In The Press - September 16th, 2002
SEPTEMBER 11 CHANGED ART WORLD
Jim Fowler, TV personality, wildlife conservationist, and executive director of Omaha's Wild Kingdom, was the cheerful master of ceremonies. He told The New York Sun he believed much religious and political conflict was spawned by alienation from the natural world.
Met director Philippe de Montebello said that the museum had hung two chalkboards from its local fire station in the grand space of the American Wing as a reminder of the human dimension of September 11.
Discussion arose during the arts panel as to how works of art took on new meanings after September 11. Jasper Johns' flag paintings, for example, were interpreted in a radical different way, MoMA director Glenn Lowry said. He added, "What is different from [Picaso's] 'Guernica' or Pearl Harbor is that we all witnessed this. Art is usually about what we didn't see. The rawness of September 11 was that very little was left to the imagination."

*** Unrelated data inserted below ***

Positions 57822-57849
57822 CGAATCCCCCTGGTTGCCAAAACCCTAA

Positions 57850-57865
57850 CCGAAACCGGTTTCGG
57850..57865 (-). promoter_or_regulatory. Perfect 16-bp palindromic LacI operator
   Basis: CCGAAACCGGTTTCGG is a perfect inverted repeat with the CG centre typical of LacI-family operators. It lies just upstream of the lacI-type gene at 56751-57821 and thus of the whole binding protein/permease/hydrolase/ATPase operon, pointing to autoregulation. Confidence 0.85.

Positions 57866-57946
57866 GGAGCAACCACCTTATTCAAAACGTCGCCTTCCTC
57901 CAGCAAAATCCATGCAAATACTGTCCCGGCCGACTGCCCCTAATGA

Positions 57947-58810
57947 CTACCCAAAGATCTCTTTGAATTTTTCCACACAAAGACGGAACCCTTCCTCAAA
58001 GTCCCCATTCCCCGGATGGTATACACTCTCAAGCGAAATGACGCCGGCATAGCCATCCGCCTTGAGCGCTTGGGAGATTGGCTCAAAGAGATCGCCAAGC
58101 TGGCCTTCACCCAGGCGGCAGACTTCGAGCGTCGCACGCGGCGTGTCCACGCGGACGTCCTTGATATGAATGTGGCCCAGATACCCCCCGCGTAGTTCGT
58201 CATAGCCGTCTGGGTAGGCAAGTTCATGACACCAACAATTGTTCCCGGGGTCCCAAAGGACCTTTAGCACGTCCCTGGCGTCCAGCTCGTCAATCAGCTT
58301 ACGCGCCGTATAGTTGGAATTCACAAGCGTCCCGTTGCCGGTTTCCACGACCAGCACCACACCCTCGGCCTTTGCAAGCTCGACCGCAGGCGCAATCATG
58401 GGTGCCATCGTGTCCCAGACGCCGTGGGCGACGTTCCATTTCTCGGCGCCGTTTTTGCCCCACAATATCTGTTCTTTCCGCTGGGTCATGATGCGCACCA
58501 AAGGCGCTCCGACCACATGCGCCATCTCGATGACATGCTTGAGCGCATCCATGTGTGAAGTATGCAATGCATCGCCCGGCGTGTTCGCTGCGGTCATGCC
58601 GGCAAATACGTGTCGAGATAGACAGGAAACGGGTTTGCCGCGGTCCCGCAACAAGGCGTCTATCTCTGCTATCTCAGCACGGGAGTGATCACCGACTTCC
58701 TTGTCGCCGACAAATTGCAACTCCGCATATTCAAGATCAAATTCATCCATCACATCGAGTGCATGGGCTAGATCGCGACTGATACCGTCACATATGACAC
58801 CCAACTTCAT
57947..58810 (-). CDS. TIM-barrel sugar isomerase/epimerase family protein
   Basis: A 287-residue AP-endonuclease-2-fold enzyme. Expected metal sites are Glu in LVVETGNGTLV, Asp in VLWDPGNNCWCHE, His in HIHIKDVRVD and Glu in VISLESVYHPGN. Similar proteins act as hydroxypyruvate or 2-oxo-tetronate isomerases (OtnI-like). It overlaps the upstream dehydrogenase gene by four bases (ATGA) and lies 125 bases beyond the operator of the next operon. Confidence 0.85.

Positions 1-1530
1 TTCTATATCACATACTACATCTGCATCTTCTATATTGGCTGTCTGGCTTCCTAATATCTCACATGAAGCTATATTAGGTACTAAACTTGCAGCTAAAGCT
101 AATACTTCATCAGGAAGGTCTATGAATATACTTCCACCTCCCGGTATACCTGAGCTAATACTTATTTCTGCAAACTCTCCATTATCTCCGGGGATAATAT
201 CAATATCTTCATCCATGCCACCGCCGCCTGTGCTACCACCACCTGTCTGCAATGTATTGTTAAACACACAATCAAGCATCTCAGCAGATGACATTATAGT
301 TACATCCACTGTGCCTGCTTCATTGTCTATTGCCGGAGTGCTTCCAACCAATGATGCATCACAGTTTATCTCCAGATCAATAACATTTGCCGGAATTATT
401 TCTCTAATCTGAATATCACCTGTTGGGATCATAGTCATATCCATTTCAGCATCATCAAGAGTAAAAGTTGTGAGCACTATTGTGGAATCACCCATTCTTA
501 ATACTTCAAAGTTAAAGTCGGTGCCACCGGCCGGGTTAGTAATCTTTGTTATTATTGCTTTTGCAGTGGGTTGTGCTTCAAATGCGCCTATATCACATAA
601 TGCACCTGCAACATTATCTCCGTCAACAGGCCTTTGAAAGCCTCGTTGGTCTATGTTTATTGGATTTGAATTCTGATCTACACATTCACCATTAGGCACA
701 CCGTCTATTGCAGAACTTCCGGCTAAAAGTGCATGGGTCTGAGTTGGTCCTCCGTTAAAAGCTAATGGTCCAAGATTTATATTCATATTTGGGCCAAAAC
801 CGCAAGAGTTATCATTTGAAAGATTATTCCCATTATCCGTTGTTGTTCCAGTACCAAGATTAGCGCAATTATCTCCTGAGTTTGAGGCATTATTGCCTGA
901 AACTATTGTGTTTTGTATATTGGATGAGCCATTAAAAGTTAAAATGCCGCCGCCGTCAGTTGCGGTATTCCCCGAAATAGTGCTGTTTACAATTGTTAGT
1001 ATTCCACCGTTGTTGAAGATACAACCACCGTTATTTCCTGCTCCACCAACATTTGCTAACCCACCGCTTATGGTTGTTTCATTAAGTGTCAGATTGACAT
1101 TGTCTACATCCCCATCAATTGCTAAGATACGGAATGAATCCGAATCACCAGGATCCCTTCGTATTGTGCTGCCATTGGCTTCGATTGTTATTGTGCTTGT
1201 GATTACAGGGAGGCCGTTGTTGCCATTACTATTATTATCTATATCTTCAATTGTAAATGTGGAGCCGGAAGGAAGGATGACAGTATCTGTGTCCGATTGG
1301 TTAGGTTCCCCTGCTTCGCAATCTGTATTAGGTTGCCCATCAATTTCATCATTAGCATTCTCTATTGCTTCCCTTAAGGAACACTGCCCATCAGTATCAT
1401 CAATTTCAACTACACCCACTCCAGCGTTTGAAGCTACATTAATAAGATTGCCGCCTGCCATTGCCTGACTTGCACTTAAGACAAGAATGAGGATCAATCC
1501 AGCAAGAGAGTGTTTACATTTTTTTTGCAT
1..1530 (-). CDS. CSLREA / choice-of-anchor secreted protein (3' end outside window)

When discussion turned to the difficulty foreign artists have entering America, Whitney Museum director Maxwell Anderson said, "Artists are the very people we need to import the most." Mr. Anderson revealed that next summer the Whitney would mount "America Seen," an exhibition of artists from around the world, largely in their 20s and 30s, with "very strong points of view about American culture and society and what it means for their own identity."
State Senator Roy Goodman told a story about the origin of the name "United Nations." President Franklin Roosevelt met with Sir Winston Churchill at the White House, where the pair had discussed the name "Affiliated Nations" and were retiring for the evening. In a flash, Mr. Roosevelt came up with "United Nations," and headed back to tell Churchill, who was by then getting out of the bath disposed. Churchill reassured an embarrassed Roosevelt, "The Prime Minister of Great Britain has nothing to hide from the President of the United States."
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